State's Evidence

Watch State's Evidence

"Suicide is never easy."
  • R
  • 2004
  • 1 hr 29 min
  • 6.0  (754)

State's Evidence is a 2004 drama thriller directed by Benjamin Louis, a relatively unknown director in the movie industry. The plot revolves around four high school friends who record themselves using drugs and filming the experience. They later become embroiled in a murder investigation when one of their friends is found dead in the woods after they recorded themselves using drugs together.

The protagonist of the film is a teenage boy named Scott (played by Douglas Smith) who is shown recording himself and his friends buying and using drugs. The group of four friends includes Scott, his best friend Tom (Kris Lemche), the rebellious Harry (Drew Tyler Bell), and a girl named Rachel (Alexa Vega). The film shows how the group of friends bond over drug abuse, underage drinking, and other risky behaviors.

The story takes a turn when the group of friends gets into a car accident while driving under the influence of drugs. After the accident, the group leaves one of their friends behind, assuming that he will eventually make his way home. The next morning, the group discovers that their friend is dead in the woods, and they are the prime suspects in his murder investigation.

The movie showcases the effect of drug abuse on young people, as well as the power dynamics among friends. The theme of loyalty is central to the film, as the group of friends struggle to navigate their friendship amidst the investigation. The authorities use the video recorded by the group of friends as evidence against them, providing the movie with its title. State's Evidence refers to the rules of evidence that allow for the use of photographs, audio recordings, and video recordings in court cases.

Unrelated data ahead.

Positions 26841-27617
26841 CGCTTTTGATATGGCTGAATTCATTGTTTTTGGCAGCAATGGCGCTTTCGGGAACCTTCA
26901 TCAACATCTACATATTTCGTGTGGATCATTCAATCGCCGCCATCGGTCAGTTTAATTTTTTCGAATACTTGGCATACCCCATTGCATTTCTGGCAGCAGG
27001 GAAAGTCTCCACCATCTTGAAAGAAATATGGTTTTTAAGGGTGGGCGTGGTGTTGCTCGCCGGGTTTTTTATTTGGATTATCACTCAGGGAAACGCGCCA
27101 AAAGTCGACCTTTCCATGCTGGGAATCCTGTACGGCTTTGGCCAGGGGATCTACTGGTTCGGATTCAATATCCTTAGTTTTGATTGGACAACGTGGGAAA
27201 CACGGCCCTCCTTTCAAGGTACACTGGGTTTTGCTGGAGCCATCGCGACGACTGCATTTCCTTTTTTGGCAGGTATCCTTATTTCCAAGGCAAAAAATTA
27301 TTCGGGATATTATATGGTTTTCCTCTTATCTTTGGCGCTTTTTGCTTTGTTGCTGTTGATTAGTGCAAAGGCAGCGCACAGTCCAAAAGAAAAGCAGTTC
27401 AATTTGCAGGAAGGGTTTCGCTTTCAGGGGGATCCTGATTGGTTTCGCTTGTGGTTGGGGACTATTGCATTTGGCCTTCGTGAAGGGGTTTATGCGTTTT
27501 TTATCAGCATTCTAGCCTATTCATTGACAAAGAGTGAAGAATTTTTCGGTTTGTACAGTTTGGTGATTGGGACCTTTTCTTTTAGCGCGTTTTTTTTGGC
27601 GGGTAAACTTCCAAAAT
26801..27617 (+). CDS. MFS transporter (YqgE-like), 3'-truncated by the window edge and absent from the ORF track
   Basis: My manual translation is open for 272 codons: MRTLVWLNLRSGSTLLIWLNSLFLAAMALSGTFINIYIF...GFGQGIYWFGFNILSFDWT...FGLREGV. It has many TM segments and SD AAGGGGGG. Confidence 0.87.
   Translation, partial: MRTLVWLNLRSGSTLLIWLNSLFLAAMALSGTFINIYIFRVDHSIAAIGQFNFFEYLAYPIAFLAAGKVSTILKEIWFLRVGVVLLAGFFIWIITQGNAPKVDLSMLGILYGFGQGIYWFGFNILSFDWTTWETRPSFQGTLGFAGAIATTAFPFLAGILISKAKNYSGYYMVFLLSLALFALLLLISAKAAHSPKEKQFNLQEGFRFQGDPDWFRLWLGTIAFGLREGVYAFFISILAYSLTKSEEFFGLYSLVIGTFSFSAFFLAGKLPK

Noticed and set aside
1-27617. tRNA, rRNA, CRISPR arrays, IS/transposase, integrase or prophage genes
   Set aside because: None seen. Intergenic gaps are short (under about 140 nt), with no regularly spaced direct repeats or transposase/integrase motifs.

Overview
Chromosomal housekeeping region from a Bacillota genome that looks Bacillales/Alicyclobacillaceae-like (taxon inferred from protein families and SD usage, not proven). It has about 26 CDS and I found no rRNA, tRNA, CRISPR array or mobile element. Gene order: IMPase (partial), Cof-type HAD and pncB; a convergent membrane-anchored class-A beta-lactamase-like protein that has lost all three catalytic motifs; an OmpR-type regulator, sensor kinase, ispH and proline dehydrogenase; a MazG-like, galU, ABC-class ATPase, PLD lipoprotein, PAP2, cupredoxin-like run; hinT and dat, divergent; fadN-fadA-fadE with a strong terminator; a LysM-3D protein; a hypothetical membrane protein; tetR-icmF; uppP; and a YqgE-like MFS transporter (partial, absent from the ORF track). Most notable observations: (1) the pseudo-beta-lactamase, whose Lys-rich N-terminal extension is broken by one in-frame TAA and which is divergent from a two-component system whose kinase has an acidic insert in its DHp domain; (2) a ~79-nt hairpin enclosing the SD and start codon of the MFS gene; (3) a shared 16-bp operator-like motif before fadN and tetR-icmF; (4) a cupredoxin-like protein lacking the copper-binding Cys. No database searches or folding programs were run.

The movie is shot in a found-footage style, with a shaky camera used to create an immersive experience for the viewer. The cinematography is dark and eerie, fitting well with the overall tone of the film. The director uses music selectively, letting the narrative propel the story forward. The script, written by William Wisher Jr. and Dan Gordon, does an excellent job of building tension and maintaining suspense throughout the film.

The casting is strong, with Douglas Smith delivering a convincing portrayal of Scott, the film's protagonist. Kris Lemche and Drew Tyler Bell provide strong support, playing their respective roles with conviction. Alexa Vega's performance rounds out the foursome, adding an extra layer of complexity to the plot.

The movie delves into several themes related to adolescence, drug use, and youth culture. It provides a harrowing portrayal of how drugs and law-breaking can lead to disastrous consequences. The film also raises the question of morality, as the characters struggle to decide whether to come clean to the authorities or try to get away with their actions.

Overall, State's Evidence is a well-crafted thriller that keeps its viewers engaged from start to finish. It provides a window into the world of adolescent drug use and its consequences, while also providing a thought-provoking take on the nature of friendship and loyalty.

State's Evidence
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  • Release Date
  • MPAA Rating
  • Runtime
    1 hr 29 min
  • Language
  • IMDB Rating
    6.0  (754)